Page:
To prepare for “That Who Remembers”, Swedish producers Dorisburg (aka Alexander Berg) and Sebastian Mullaert set up their equipment in Malmö’s empty Inkonst venue, spending several days immersed in its atmosphere, using the lights, smoke machine and soundsystem to create an authentic club environment where they could freely improvise. Berg thought of it like a soundcheck for a festival, the opportunity an artist has to hear their music in situ, when the PA itself becomes an instrument. “It’s often the most beautiful moment of the whole gig,” says Mullaert. “You feel this free energy, there’s no audience and you can be playful and genuine. What happens happens, and I think that’s the best way to allow creativity to be expressed.”
The result is a suite of free-flowing sounds that draws on both artists’ backgrounds in reduced techno and ambient music, sailing thoughtfully through near-future landscapes and punctuating them with shimmering, kosmische textures, decaying sonic memories and fragile rhythms. Not dance music exactly, it’s music that instead considers the spirit of an empty dancefloor, wondering which elements might remain when feet have left the building entirely. It’s hardly surprising that the record is coming via Donato Dozzy and Neel’s adventurous Spazio Disponibile imprint. “We recorded at full club volume with massive bass, but our references had gradually shifted to the point where just adding a soft kick drum would feel like peak time techno. So even though the final recordings are quite soft and ambient, the energy we felt during the recording was often quite intense.”
Mullaert is a serial collaborator who’s recorded alongside artists as varied as Matthew Jonson, VRIL, Neel and Johanna Knutsson; he cut his teeth developing an innovative reaction to minimal techno expanded his outlook dramatically over the last two decades – even teaming up with Tonhalle Zürich, one of the world’s most highly-regarded philharmonic orchestras, on 2020’s “Natthall”. Berg meanwhile records tense deep house with Nils Krogh as Genius of Time and as a solo artist has put out a slew of 12″s on labels like Northern Electronics, Bossmusik and Phonica and a full-length on Hivern Discs in 2016. They apply these seasoned backgrounds to a collaborative sound that’s more about communication than it is about tech fetishism or any particular musical genre. If Mullaert’s previous album attempted to explore his own relationship with improvisation, meditation and dance, “That Who Remembers” observes how these expressions change when there’s a dialog.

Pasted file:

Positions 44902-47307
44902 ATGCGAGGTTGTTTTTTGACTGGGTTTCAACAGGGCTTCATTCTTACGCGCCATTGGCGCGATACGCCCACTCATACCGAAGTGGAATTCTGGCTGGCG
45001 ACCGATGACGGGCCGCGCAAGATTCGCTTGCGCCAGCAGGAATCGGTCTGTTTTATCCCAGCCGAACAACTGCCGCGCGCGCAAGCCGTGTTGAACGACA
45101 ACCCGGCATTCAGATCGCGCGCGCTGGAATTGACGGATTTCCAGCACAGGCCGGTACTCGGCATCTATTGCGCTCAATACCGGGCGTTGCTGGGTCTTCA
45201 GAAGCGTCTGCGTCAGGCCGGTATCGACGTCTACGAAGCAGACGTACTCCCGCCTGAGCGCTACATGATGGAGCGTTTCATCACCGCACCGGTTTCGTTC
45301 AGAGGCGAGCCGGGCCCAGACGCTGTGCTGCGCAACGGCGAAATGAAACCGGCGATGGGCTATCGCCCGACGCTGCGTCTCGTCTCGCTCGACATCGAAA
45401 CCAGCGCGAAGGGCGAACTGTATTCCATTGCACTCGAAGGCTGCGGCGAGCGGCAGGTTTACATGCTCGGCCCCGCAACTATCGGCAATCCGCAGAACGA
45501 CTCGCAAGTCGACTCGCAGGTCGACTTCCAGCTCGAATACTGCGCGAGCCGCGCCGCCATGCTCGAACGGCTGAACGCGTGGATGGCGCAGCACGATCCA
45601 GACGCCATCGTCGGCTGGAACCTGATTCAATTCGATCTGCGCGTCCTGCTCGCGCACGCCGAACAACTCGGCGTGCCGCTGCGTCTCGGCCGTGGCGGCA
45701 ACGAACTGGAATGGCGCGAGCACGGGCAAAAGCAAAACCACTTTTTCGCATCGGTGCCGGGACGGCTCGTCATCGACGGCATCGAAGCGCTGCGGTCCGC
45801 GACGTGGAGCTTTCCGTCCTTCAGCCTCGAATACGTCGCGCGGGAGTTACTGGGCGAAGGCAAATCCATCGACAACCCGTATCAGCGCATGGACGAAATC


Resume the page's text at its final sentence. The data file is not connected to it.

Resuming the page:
The title track establishes the mood cautiously with orchestral gusts that whisper at the boundary between blood and binary. Mullaert’s background in post-classical experimentation immediately comes into play here, while Berg helps fashion the sound into a cosmic, fourth world blur. But ‘Bond’ is where the duo’s interplay becomes more pronounced, as they exchange skittering beats, basses and glassy synths so playfully it almost feels infectious; not happy music exactly, it sounds like an oddly familiar shot of hope imported from another time. On ‘Skyward’ their rhythms are sanded to almost a hiss, lost amongst reverberating echoes and controlled feedback wails, whilst on ‘Moss Odyssey’ the two slow down to a crawl, bending inebriated synth warbles around undulating sub bass and crisped white noise.
Trading mutant flute flourishes and unstable, dusted percussion on the propulsive ‘Hibernation’, Berg and Mullaert lift the veil, exhibiting an ornate ballet that’s both intensely physical and emotionally charged. It makes ‘Lucid Soil’ even more poignant, concluding the album with decaying piano memories that ping-pong into silence like two consciousnesses drifting into slumber. For the Berg and Muellart it’s art that’s about unraveling complicated energies rather than expressing ideas using only the dynamics of dance music. “When we’re in the studio, we should put our bodies in the same place as the music we’re creating,” Muellart says. “It’s not about thinking, but exploring, feeling, and tasting the music as we play it. For me, that’s the essence of music. Feeling it and letting it out when the moment strikes.”
Available to pre-order via Bandcamp